I Still Can’t Watch Television

Nothing has changed since I first reported my disability in regards to watching television and followed up later. I still can’t watch.

My daughters brought a DVD of a popular movie to watch last weekend. I helped them put it in the player and switch it on. I immediately had to leave. The machine repels me. It signals my brain and switches off my ability to sit comfortably. I hid in my room and paced the floor simply knowing it was playing. I emerged a couple of times to stand and watch briefly, but I always retreated to the safety of my room.

Over the past couple of years, I have talked to numerous other people with bipolar disorder, and they often report the same experience. It’s truly mystifying.

I noticed several years ago this discomfort was not strictly limited to the television. I also intensely dislike videos on the Internet and movies at the theater. My dearest friend sends me links to humorous videos, and I lie. I tell her I watched them, but I don’t. I will often click the link to see the title, but I will quickly turn it off.

I quite simply can’t sit through visual stimulation from a video source.

A good friend once told me I was missing nothing, but this discomfort is something more. It is a true disability. When the television is on in the house, I must pace. My mind races, and I can’t be calm.

I want to write that it’s bizarre, but I don’t want to demean me in any way. This disability hampers my enjoyment of life.

It’s not an inability to concentrate. I can write entries on this blog, and that exercise requires time and effort.

It has nothing to do with the flickering television tube since my unit is a new high-definition model. The computer screen, too, is HD. There is something about receiving stimulation from video that is inherently disconcerting.

Movies are a chore, and I turn down dates with friends to attend. If there is a particular one I really want to see, I often fortify my mind by taking an extremely low dose of a sedative beforehand.

I have been this way for a very long time. It’s been decades since I was able to enjoy a television show. I would like it to change. From what I can surmise, watching television is relaxing and makes people laugh. I’m excluded from that pleasure.

Adding a New Medication

I saw my prescribing nurse practitioner, and she’s added a mood stabilizer to my regimen of medication. It’s called lamotrigine. I don’t know what the non-generic name is. It seems that the past two times I’ve seen her I’ve been manic. It’s a concern, because I make rash decisions when I’m manic. I can’t think things through in a calm way. I rush headlong into projects and take on more than I can handle.

I noticed that I’ve spent a lot of money buying books on Amazon lately. It’s money that I shouldn’t have spent that way, but it’s done now. Spending sprees is an unfortunate symptom of bipolar disorder. The upside is I have a lot to entertain myself with for quite some time.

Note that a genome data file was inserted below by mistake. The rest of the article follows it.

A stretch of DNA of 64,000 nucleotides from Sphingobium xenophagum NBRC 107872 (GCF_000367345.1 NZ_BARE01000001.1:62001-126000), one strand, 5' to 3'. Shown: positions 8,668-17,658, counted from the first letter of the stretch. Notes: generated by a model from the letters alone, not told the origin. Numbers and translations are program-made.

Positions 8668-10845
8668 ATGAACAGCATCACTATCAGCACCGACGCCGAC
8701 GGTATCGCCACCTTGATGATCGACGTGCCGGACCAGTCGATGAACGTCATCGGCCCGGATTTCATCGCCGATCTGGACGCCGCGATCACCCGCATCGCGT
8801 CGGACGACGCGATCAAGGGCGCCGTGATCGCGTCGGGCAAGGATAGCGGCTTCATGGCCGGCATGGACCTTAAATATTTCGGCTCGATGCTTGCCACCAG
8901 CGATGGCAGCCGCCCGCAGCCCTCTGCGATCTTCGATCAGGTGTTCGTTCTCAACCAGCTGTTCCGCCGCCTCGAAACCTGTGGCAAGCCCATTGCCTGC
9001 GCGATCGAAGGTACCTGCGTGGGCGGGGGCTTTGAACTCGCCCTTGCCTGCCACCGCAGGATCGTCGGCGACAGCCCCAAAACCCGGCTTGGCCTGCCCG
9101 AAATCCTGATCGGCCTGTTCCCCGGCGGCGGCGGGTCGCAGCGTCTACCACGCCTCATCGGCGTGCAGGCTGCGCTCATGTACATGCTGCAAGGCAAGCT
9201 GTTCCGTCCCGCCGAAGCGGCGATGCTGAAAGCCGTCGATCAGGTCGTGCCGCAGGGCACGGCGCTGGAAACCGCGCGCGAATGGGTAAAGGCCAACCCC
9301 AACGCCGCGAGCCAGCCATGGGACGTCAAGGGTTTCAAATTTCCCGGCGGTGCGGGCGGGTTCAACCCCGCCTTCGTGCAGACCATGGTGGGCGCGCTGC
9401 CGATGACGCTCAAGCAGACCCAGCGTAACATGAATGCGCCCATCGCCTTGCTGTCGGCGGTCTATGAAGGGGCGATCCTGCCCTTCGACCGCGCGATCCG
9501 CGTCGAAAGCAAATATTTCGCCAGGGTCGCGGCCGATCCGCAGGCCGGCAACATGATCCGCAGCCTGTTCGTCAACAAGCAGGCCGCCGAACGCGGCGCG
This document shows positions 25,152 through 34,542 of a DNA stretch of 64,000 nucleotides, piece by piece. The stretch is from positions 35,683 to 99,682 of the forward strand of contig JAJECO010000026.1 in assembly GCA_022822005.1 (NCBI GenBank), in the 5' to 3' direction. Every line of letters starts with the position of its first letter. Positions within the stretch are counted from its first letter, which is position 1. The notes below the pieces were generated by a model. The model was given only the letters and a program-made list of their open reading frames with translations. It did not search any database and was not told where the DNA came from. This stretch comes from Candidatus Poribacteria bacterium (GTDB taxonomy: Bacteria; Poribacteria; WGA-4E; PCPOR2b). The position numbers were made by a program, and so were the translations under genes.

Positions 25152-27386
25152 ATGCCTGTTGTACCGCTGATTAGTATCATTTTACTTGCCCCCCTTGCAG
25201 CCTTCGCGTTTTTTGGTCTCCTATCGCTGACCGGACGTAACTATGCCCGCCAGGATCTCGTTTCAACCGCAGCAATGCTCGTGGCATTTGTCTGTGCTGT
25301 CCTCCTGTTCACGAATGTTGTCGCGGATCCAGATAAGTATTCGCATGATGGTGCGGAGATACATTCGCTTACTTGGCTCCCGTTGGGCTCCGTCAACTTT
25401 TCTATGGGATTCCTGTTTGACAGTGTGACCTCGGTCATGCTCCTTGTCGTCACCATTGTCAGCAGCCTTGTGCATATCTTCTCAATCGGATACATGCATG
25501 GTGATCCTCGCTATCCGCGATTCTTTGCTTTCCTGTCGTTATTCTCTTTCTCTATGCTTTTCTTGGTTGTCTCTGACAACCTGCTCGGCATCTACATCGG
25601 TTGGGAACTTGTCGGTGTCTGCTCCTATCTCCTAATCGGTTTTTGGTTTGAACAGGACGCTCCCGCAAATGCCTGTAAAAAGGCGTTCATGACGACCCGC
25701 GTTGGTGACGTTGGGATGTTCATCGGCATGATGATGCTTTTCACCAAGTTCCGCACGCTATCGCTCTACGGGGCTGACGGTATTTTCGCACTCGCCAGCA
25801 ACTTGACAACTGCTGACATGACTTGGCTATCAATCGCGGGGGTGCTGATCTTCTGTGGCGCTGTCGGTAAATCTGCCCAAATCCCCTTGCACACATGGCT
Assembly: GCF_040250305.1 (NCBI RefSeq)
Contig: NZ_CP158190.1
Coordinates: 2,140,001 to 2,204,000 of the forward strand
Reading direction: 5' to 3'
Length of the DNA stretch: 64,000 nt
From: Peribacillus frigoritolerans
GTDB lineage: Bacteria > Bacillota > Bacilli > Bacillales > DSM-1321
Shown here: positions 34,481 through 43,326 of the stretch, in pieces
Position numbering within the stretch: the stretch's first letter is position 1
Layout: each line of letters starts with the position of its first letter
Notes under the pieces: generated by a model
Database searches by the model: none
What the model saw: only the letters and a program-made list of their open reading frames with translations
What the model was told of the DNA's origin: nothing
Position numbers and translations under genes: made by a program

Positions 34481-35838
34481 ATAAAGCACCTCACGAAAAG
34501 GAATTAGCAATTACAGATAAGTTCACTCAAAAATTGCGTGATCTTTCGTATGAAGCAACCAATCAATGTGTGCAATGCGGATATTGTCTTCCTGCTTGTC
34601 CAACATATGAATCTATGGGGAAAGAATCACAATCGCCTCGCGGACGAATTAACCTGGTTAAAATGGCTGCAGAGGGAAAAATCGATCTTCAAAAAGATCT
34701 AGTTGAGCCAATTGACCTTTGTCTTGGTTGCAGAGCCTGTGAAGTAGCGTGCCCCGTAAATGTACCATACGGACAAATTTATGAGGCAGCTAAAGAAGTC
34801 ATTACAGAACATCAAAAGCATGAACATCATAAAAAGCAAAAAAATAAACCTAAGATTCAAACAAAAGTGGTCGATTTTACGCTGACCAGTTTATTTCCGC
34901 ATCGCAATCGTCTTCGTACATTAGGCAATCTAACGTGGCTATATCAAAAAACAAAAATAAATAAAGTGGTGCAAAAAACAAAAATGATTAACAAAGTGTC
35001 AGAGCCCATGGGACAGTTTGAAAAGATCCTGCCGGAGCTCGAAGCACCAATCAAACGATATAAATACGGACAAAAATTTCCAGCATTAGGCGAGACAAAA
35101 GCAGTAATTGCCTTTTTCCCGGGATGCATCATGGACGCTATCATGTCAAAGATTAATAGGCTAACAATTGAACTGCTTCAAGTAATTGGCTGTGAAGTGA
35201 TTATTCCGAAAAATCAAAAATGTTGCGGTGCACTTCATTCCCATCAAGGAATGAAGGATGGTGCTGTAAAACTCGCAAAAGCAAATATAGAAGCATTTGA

I continue to be surprised at the way readers discover this little blog. Most people find it through Google searches, and the one search I see often is a bipolar sufferer’s inability to watch television. I am amazed that this symptom is not talked about by researchers.

I can’t watch television, and it seems I’m far from alone. I’m allergic to it. When I try to sit down and relax in front of the TV, I last for five minutes at most. I start to squirm during those minutes, too. If I manage to keep the TV set on, then I start to pace around the room. Finally, I’ll end up turning it off.

Many people I’ve explained this to laugh and say I’m better off for it, but they’re missing the point. I can’t watch TV. It’s physically impossible. My mind won’t be still. The racing thoughts come like an itch at the back of my head that spreads like ants making me jittery. I miss out on shows that I would honestly like to see. Many of my friends watched “Downton Abbey” regularly, and I wanted to join. My brain won’t let me. Their discussions about characters and plot twists are lost on me. It’s a real loss.

I have trouble reading, too. I can only do it in short spurts. Gone are the days when I could sit and lavishly lose myself for hours in the pages of great writing. I complained about that for years to my psychiatrist and then to the nurse practitioner. Nothing seems to help. I’ll just have to take my time working my way through the stack of books from Amazon.

I almost forgot to mention I’ve had two panic attacks in the past month. What joy!